After that, the Headingley-based reflexologist doesn’t know what her business, Kemper Reflexology, will look like.

She and the rest of Manitoba’s reflexologists have been out of work since the province enacted code red restrictions last November. They, along with other non-regulated health services and hairstylists, have been allowed to resume operations since Jan. 23.

McInnis said she’s glad to be back, but it remains to be seen how the second lockdown will affect her work.

"I get a lot of my business from the community and word of mouth, so it builds on itself," she said.

The referral process stopped when her doors shut.

"It has definitely, I think, stunted my growth as a business," she said. "I will get back there, it’s just gonna take a bit more work."

McInnis switched to practising in a clinic attached to her house a year ago. Not paying typical rent has really helped, she said. That, and government boosts like the Manitoba Bridge Grant.

McInnis said what’s really worried her is the suffering her clients have gone through because they haven’t been able to access her services. Reflexologists base their work on the principle that reflexes in the body map to other parts and organs of the body; they massage their clients to relieve pain. 

McInnis sees about a dozen people regularly for chronic health conditions, like hormonal migraines and menopause symptoms. She also specializes in reproductive health and is part of people’s birth plans.

"I have clients who, going into late pregnancy, were scared and didn’t have their support there," she said. "It’s not just the business and financial side … You can make that work again. But we’re in this because we care about our clients, and we care about the people we support."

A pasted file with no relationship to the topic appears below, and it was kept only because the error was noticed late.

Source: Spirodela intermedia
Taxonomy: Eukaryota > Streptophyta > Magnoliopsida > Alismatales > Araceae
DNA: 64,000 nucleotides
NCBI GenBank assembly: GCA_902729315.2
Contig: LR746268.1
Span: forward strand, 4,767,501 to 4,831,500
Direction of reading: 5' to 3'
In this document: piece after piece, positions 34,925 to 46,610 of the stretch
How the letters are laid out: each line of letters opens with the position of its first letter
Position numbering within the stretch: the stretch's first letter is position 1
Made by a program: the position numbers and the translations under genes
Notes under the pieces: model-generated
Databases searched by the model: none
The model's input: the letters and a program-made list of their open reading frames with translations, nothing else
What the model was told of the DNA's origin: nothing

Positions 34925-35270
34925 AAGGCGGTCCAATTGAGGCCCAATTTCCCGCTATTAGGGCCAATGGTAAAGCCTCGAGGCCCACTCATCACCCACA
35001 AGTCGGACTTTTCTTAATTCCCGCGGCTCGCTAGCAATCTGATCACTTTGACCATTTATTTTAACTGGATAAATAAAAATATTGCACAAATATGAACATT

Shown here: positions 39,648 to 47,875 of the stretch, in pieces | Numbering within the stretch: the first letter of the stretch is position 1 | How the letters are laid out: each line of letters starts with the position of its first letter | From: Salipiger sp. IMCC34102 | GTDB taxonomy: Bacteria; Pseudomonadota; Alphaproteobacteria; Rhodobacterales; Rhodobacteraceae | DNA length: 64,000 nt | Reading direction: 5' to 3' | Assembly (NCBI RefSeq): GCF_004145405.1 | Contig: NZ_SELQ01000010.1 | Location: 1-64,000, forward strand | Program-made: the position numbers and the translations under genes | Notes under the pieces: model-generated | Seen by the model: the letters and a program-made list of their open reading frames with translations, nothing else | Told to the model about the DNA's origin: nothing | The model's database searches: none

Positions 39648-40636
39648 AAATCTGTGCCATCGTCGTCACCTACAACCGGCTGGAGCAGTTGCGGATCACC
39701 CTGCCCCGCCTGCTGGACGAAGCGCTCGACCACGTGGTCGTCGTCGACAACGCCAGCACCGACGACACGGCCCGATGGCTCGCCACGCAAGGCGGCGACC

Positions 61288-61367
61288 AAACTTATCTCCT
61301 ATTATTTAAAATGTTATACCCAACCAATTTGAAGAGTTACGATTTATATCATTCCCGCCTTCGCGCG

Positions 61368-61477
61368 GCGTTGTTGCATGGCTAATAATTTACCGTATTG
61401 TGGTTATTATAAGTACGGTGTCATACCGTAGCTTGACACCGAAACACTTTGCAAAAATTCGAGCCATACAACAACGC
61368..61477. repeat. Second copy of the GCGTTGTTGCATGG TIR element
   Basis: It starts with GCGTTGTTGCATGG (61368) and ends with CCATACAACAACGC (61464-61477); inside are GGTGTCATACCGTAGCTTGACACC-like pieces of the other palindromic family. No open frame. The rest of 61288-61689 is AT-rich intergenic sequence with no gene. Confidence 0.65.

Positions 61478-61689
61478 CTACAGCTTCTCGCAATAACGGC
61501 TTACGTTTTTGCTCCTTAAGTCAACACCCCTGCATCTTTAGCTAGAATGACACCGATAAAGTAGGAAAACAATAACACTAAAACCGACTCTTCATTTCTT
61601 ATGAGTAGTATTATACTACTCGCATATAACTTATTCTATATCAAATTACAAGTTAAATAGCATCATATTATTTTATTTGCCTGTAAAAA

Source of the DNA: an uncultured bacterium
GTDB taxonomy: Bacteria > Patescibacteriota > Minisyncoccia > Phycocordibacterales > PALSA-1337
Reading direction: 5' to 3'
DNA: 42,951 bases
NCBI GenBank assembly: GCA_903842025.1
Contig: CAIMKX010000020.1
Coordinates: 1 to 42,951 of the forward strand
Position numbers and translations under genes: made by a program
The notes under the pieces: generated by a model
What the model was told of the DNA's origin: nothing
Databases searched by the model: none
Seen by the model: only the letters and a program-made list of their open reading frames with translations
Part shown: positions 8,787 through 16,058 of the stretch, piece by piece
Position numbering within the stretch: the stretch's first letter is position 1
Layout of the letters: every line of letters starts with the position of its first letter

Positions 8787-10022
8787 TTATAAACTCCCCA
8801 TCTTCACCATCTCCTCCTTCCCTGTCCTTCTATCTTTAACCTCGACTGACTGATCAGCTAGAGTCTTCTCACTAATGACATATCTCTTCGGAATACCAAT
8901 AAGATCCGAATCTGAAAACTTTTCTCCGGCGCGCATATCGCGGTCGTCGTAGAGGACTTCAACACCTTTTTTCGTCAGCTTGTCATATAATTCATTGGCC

McInnis said if there’s another lockdown, she hopes she’ll be allowed to stay open, as it’s only her and her client in the clinic and both wear masks. Massage therapists, who follow similar health standards, were allowed to stay open these past few months, McInnis noted.

Robyn Dawson started her business, Reflexology by Robyn, in January of 2020. She built up her client base in Portage la Prairie this past summer. Like McInnis, Dawson deals with patients who need regular care, like folks with rheumatoid arthritis.

"I have quite a few clients that because they’ve missed therapy now for 10 weeks, we’re gonna be starting back at square one," Dawson said.

Grants through the federal and provincial government have helped Dawson’s business. Within eight hours of Manitoba’s announcement that reflexologists could resume their practices, Dawson’s first week back was booked.

"I’m so happy to be able to work again," she said.

While shut down, Dawson would keep in touch with regulars by texting and messaging online.

"We understood that the government had to do something, but we also felt bad because our clients need our services just as much as they needed a massage or chiropractor," she said.

Dawson began practising again on Jan. 26.  

Gabrielle Piché

Gabrielle Piché
Reporter

Gabby is a big fan of people, writing and learning. She graduated from Red River College’s Creative Communications program in the spring of 2020.